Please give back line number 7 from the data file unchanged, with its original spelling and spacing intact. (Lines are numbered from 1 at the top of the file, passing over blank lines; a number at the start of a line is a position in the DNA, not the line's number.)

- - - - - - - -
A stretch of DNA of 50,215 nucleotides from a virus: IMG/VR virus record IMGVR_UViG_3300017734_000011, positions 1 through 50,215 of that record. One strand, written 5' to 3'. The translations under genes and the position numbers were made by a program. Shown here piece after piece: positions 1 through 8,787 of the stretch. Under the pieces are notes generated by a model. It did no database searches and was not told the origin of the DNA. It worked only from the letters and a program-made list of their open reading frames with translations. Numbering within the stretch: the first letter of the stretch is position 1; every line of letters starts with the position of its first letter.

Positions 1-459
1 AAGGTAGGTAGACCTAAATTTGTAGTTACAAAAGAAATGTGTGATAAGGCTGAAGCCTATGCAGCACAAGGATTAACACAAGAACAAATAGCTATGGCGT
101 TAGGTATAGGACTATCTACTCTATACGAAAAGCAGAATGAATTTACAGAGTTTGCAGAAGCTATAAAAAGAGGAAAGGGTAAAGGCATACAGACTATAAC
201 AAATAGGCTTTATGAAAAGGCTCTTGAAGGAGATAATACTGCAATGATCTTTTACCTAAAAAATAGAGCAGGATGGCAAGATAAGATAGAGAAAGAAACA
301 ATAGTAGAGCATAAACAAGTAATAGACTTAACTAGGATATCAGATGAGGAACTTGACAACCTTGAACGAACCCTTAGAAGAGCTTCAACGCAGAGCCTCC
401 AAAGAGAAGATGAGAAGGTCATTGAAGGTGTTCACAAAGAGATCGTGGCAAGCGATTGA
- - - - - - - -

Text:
401 AAAGAGAAGATGAGAAGGTCATTGAAGGTGTTCACAAAGAGATCGTGGCAAGCGATTGA